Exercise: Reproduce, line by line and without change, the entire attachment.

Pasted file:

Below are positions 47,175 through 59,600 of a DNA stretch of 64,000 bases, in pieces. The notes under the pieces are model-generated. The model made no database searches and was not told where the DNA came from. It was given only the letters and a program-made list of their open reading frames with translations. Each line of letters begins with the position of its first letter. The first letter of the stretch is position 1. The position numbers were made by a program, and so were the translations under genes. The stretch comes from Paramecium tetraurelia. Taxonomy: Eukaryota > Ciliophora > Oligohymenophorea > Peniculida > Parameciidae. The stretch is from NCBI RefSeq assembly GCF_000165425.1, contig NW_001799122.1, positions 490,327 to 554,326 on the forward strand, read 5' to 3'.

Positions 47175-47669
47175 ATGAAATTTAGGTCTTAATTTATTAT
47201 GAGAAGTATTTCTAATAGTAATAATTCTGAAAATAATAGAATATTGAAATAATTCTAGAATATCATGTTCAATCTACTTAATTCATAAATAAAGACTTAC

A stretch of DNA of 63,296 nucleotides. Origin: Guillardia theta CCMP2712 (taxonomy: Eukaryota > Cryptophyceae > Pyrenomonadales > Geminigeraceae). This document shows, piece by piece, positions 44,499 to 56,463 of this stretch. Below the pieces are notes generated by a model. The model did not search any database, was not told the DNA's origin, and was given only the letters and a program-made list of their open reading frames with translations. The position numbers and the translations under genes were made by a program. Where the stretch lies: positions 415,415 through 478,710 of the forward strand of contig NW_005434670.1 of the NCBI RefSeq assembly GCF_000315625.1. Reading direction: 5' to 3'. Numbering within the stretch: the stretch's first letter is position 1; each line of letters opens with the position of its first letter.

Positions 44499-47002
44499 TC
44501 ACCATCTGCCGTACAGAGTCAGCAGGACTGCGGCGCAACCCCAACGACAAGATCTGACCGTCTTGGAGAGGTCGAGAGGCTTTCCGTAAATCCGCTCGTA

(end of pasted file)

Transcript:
Below are positions 47,175 through 59,600 of a DNA stretch of 64,000 bases, in pieces. The notes under the pieces are model-generated. The model made no database searches and was not told where the DNA came from. It was given only the letters and a program-made list of their open reading frames with translations. Each line of letters begins with the position of its first letter. The first letter of the stretch is position 1. The position numbers were made by a program, and so were the translations under genes. The stretch comes from Paramecium tetraurelia. Taxonomy: Eukaryota > Ciliophora > Oligohymenophorea > Peniculida > Parameciidae. The stretch is from NCBI RefSeq assembly GCF_000165425.1, contig NW_001799122.1, positions 490,327 to 554,326 on the forward strand, read 5' to 3'.

Positions 47175-47669
47175 ATGAAATTTAGGTCTTAATTTATTAT
47201 GAGAAGTATTTCTAATAGTAATAATTCTGAAAATAATAGAATATTGAAATAATTCTAGAATATCATGTTCAATCTACTTAATTCATAAATAAAGACTTAC

A stretch of DNA of 63,296 nucleotides. Origin: Guillardia theta CCMP2712 (taxonomy: Eukaryota > Cryptophyceae > Pyrenomonadales > Geminigeraceae). This document shows, piece by piece, positions 44,499 to 56,463 of this stretch. Below the pieces are notes generated by a model. The model did not search any database, was not told the DNA's origin, and was given only the letters and a program-made list of their open reading frames with translations. The position numbers and the translations under genes were made by a program. Where the stretch lies: positions 415,415 through 478,710 of the forward strand of contig NW_005434670.1 of the NCBI RefSeq assembly GCF_000315625.1. Reading direction: 5' to 3'. Numbering within the stretch: the stretch's first letter is position 1; each line of letters opens with the position of its first letter.

Positions 44499-47002
44499 TC
44501 ACCATCTGCCGTACAGAGTCAGCAGGACTGCGGCGCAACCCCAACGACAAGATCTGACCGTCTTGGAGAGGTCGAGAGGCTTTCCGTAAATCCGCTCGTA